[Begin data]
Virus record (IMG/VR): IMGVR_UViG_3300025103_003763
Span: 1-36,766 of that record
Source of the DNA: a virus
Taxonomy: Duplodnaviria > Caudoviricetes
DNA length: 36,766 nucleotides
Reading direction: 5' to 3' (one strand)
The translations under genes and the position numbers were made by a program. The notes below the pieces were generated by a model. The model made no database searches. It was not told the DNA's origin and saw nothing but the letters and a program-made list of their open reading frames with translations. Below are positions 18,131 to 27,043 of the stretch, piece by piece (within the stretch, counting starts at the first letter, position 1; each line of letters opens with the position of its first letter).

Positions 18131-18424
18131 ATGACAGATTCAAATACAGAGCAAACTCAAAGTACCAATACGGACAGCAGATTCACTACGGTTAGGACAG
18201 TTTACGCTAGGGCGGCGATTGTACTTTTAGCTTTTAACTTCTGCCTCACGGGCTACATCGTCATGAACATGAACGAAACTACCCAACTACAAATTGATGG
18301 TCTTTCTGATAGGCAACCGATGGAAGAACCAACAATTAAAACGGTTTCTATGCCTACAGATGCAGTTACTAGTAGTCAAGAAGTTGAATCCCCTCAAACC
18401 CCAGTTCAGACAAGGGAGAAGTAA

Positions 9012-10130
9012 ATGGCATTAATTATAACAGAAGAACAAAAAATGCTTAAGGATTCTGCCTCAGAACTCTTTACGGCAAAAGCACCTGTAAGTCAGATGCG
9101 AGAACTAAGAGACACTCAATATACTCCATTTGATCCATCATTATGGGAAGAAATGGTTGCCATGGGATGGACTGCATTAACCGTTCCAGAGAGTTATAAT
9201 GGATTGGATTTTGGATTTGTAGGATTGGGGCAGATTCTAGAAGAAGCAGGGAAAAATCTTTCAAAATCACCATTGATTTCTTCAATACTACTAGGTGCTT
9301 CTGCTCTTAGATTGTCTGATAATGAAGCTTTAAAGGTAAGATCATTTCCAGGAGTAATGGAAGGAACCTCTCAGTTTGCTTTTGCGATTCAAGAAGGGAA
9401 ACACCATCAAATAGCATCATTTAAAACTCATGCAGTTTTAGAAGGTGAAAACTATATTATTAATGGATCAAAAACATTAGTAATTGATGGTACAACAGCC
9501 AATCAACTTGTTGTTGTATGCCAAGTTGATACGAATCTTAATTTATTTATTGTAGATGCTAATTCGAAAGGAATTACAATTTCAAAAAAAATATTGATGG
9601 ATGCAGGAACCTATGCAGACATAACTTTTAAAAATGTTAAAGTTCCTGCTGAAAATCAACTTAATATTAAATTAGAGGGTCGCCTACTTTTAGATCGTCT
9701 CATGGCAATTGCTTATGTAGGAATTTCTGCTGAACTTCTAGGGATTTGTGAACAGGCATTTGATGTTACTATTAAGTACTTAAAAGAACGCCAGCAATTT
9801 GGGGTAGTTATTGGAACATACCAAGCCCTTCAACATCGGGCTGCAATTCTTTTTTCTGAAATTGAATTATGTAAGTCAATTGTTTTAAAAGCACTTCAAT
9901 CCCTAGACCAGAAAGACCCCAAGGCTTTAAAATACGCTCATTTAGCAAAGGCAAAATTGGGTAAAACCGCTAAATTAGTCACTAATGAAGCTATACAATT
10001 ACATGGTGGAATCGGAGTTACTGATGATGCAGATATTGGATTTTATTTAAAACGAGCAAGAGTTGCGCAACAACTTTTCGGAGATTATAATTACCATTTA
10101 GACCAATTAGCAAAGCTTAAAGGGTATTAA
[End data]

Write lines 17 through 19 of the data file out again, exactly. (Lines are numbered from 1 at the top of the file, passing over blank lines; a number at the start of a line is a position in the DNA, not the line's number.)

9301 CTGCTCTTAGATTGTCTGATAATGAAGCTTTAAAGGTAAGATCATTTCCAGGAGTAATGGAAGGAACCTCTCAGTTTGCTTTTGCGATTCAAGAAGGGAA
9401 ACACCATCAAATAGCATCATTTAAAACTCATGCAGTTTTAGAAGGTGAAAACTATATTATTAATGGATCAAAAACATTAGTAATTGATGGTACAACAGCC
9501 AATCAACTTGTTGTTGTATGCCAAGTTGATACGAATCTTAATTTATTTATTGTAGATGCTAATTCGAAAGGAATTACAATTTCAAAAAAAATATTGATGG